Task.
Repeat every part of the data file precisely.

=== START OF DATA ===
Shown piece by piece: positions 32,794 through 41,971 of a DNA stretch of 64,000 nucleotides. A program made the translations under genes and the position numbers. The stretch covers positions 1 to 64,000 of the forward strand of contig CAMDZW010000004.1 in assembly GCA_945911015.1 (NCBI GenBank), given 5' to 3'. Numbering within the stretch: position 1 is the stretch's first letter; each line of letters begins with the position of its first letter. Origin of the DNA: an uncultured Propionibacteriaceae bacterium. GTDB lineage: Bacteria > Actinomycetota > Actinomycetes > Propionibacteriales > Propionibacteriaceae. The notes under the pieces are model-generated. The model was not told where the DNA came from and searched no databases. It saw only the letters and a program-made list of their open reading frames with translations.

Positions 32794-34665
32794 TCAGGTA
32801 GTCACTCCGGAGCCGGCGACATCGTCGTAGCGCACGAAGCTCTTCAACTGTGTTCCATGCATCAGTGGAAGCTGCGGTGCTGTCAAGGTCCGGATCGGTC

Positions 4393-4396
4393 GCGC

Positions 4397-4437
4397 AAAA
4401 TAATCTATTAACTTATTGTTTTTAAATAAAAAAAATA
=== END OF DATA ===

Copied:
Shown piece by piece: positions 32,794 through 41,971 of a DNA stretch of 64,000 nucleotides. A program made the translations under genes and the position numbers. The stretch covers positions 1 to 64,000 of the forward strand of contig CAMDZW010000004.1 in assembly GCA_945911015.1 (NCBI GenBank), given 5' to 3'. Numbering within the stretch: position 1 is the stretch's first letter; each line of letters begins with the position of its first letter. Origin of the DNA: an uncultured Propionibacteriaceae bacterium. GTDB lineage: Bacteria > Actinomycetota > Actinomycetes > Propionibacteriales > Propionibacteriaceae. The notes under the pieces are model-generated. The model was not told where the DNA came from and searched no databases. It saw only the letters and a program-made list of their open reading frames with translations.

Positions 32794-34665
32794 TCAGGTA
32801 GTCACTCCGGAGCCGGCGACATCGTCGTAGCGCACGAAGCTCTTCAACTGTGTTCCATGCATCAGTGGAAGCTGCGGTGCTGTCAAGGTCCGGATCGGTC

Positions 4393-4396
4393 GCGC

Positions 4397-4437
4397 AAAA
4401 TAATCTATTAACTTATTGTTTTTAAATAAAAAAAATA